I dunno. You’ve got to admire this disease for keeping things interesting. I mean, if I had cancer, or a stroke, or whatever, every day would just be more of the same. This way I have the excitement of finding something new each and every day. Refreshing. I have an internet MS buddy who is a social worker with a wild sense of humor – she and I are talking collaboration on a book that will be an answer to all those perky “You can overcome anything” books written by the independently wealthy. It will be bitter, biting, funny as heck, and filled with all sorts of details you probably won’t want to read about your mother.
February 16, 2009
Sometimes the fear of this disease makes me feel trapped, makes me want to run away as fast as I can from everything, everyone. It's scary as hell to think about what very well might be. Although I still look fine on the outside, I am completely numb. I have difficulty with crowded rooms, multiple tasks, focusing on conversations, listening, completing things, walking, seeing, making good decisions, controlling emotions, managing finances. I've stopped playing the piano and the viola because there is never any progress, and my writing is suffering because there are never any ideas.
Emotional stress kills me; physical stress exhausts me. And yet on I go, one foot after another, one situation after another.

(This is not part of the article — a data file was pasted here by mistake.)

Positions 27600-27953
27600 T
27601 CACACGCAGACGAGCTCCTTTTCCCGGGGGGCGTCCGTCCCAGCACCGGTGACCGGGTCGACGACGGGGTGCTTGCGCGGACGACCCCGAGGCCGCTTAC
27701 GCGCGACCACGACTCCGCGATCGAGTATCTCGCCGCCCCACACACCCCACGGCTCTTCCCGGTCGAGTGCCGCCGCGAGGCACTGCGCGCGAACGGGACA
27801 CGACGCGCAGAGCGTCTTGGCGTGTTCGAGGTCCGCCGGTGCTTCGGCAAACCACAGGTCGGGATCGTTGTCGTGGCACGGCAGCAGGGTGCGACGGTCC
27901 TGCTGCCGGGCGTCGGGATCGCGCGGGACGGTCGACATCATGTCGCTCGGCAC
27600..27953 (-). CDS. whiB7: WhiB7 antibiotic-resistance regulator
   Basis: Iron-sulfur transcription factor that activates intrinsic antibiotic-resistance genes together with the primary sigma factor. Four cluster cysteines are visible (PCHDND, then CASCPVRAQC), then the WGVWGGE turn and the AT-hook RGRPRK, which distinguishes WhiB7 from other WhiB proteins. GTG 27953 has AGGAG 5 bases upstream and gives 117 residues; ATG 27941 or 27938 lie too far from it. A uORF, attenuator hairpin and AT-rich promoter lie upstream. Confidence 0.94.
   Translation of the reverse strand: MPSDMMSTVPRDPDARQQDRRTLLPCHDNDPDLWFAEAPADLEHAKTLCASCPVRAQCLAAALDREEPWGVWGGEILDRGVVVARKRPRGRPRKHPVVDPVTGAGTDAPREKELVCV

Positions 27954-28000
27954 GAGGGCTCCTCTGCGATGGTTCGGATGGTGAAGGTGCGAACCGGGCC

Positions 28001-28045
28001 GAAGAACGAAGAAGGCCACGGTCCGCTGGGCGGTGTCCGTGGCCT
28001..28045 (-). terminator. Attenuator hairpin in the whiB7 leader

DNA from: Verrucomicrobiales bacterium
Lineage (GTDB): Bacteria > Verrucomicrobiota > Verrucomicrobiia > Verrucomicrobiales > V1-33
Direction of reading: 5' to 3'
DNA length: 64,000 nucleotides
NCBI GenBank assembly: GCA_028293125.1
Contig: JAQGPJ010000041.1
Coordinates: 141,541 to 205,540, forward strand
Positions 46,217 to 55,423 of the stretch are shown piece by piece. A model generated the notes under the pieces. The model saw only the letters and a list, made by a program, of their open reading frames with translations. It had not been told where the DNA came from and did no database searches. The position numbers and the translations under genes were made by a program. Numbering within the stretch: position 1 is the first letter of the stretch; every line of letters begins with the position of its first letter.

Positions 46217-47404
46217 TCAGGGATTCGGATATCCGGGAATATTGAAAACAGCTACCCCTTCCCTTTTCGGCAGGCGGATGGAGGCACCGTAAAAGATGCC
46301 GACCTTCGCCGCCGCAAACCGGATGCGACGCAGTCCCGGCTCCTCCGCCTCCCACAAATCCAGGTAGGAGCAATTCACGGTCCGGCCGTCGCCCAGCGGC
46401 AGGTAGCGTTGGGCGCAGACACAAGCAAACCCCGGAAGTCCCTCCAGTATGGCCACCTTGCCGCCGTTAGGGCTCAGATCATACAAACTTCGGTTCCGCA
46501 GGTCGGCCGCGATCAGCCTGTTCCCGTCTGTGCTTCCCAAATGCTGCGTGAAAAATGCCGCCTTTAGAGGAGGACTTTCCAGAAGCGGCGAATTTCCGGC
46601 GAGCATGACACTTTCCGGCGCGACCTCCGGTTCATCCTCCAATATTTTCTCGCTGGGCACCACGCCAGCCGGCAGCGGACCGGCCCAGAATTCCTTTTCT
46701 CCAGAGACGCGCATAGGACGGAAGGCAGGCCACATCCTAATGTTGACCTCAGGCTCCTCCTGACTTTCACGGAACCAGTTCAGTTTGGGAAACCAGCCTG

I am superficially gregarious, cheerful, and motivated. Internally I want to curl up in a ball and die. I'm such a chicken! The thought of being incontinent, dealing with cramping and spasms and pain and falling and visual problems and all that terrifies me. Especially as I have had significant losses in the past year and they ARE NOT GOING AWAY.
And then I read this article about driving and MS. And I realize I am in fact showing signs of losing abilities in driving - I've noticed for a while that I have troubles driving at night, in traffic, when distracted, to new places. I am ever so subtly avoiding these things but what this means is that my world is pulling in around me tighter. Living in the country makes it better and worse - better cos there are few traffic issues, worse because when it is dark out, it is very very dark out, and I have to drive everywhere. Losing my driving ability here would mean complete isolation and dependency.